Whether players prefer trading, ship acquisition, dogfights, epic battles, or the simple joy of space exploration, X2: The Threat will deliver it all. The sheer delight of space travel is something players will get to taste frequently in this game. Rookie pilots, however, may have to invest a lot of time in mastering the navigation system. For example, when a mission is related to a specific sector, there's no way to continue unless you've located it on the universe map. This may take some time. Additionally, there's really an incredible amount of information players need to keep in mind almost constantly; which resources are tradable, essential trajectories to specific systems, weapon storage, starship and building maintenance, etc. Before you learn your way around, chances are you'll need to go through quite a steep learning curve. Consequently, it may take several hours of playing until gamers get used to essential commands and features of each and every ship. Once you develop into a professional dealer, you'll be able to accomplish diverse challenges all over the galaxy. You'll need a lot of credits, however, before you can commence the development of a larger fleet. The best way to obtain credits is by building space farms, solar power plants, ore mines, and other means of resource production. Going on different side-missions is another good way for pilots to gain experience, get new ships, and earn some serious cash. Each station, mine, or shipyard you land on has its own personnel with whom you may communicate after being docked. Any personnel that require assistance will contact you immediately via the bulletin board. Aside from cash prizes, the accomplishment of these side-missions improves your standing as a trader and pilot.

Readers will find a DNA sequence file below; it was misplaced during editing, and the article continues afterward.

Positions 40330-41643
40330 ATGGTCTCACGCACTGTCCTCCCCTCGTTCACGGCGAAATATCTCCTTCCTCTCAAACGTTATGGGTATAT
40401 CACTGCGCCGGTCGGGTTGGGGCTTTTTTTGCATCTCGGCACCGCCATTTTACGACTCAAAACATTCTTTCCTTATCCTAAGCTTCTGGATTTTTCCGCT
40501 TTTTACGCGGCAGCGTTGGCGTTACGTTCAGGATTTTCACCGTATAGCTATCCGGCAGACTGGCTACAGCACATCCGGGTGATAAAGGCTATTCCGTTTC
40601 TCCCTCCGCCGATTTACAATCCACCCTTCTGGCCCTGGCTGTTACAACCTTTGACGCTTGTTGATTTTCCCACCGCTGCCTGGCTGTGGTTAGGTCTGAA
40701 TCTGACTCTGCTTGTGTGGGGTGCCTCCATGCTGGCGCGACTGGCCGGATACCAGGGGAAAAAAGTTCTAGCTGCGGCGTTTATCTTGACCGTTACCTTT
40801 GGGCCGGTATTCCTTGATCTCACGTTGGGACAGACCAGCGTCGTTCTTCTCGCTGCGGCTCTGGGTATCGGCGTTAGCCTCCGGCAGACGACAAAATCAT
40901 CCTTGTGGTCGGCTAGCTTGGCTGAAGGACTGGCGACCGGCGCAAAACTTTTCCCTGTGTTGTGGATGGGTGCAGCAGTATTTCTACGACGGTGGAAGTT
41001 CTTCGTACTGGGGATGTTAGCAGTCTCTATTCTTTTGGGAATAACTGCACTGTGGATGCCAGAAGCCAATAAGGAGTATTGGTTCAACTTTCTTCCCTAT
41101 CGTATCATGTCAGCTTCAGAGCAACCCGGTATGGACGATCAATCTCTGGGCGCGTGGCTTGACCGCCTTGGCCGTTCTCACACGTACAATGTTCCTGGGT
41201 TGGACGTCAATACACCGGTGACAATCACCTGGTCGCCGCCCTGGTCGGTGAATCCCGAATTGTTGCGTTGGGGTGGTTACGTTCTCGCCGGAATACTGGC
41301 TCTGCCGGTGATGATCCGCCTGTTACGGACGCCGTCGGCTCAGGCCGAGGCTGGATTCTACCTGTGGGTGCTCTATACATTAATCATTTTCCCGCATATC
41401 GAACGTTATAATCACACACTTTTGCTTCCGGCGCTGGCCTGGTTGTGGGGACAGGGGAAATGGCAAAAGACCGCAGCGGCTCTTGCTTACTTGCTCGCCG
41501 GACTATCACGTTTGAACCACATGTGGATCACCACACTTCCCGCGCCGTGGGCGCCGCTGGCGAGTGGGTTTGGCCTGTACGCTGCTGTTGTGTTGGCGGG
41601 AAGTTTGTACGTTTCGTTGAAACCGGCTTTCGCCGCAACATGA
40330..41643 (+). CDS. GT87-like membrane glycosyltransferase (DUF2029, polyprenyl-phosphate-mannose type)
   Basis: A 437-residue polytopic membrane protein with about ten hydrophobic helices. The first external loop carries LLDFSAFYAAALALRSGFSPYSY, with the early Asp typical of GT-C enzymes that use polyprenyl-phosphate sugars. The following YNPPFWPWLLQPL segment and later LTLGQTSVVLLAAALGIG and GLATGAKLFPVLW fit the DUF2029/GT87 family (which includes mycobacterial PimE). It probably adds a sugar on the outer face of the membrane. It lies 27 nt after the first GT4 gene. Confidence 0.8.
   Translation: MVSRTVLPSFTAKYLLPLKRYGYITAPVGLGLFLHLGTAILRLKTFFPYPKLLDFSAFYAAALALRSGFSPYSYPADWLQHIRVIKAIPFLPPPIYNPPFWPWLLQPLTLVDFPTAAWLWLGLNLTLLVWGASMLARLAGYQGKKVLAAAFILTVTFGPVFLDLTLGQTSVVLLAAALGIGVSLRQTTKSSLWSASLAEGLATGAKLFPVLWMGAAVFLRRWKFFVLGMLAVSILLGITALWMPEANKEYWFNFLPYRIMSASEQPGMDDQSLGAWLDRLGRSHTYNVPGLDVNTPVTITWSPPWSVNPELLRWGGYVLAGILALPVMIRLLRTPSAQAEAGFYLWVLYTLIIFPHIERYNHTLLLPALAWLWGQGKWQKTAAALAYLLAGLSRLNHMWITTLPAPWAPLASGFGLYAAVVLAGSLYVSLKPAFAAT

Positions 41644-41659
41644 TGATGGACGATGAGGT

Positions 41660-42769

The open-ended style of play stretches throughout the entire game. You may take a detour from your main tasks any time you wish. The best way to survive is to trade and maintain stable diplomatic relationships with neighboring races. Earning their respect is possible by completing certain assignments within a specified amount of time. Establishing steady diplomatic relations opens up additional trade routes, ensuring swifter production and more resources (space weed, meatsteak cahoonas, crystals, etc.). On the other hand, if you prefer a more aggressive approach, you can let your lasers and turrets to do all the talking. Of course, if you should resort to such methods once too often, it would be wise to consider the grave consequences of an all-out intergalactic war. It's also possible to gain valuable resources and supplies by plundering pirates and merchant ships. Choosing the peaceful way, however, doesn't mean you should neglect the importance of military might. If you take too much time trading, gambling, and fooling around, your homebase becomes vulnerable to enemy attacks.
X2: The Threat has a commendable array of imaginatively designed galaxies for players to visit. After a while, players will be able to install a jump drive into their space ships, which gives them an opportunity to use hyper-space as an ultra-speedy means of transport. This way you don't have to travel across every single star system in order to get to a particular location - just hit shift-J, specify the desired region, and presto, you'll be transported there in no time. This aspect of gameplay has been well-balanced thanks to the inclusion of so-called energy cells, which help keep your jump drive operative. Unless you've acquired the proper amount of energy cells (via trading or otherwise), using the jump drive will not be possible.
A highly involving and incredibly complex experience that takes forever to complete, impressive visuals, open-ended gameplay, solid AI at work;
Poor frame-rate during more GPU demanding scenes, mediocre storyline, high learning curve, no multiplayer support, poor character animation.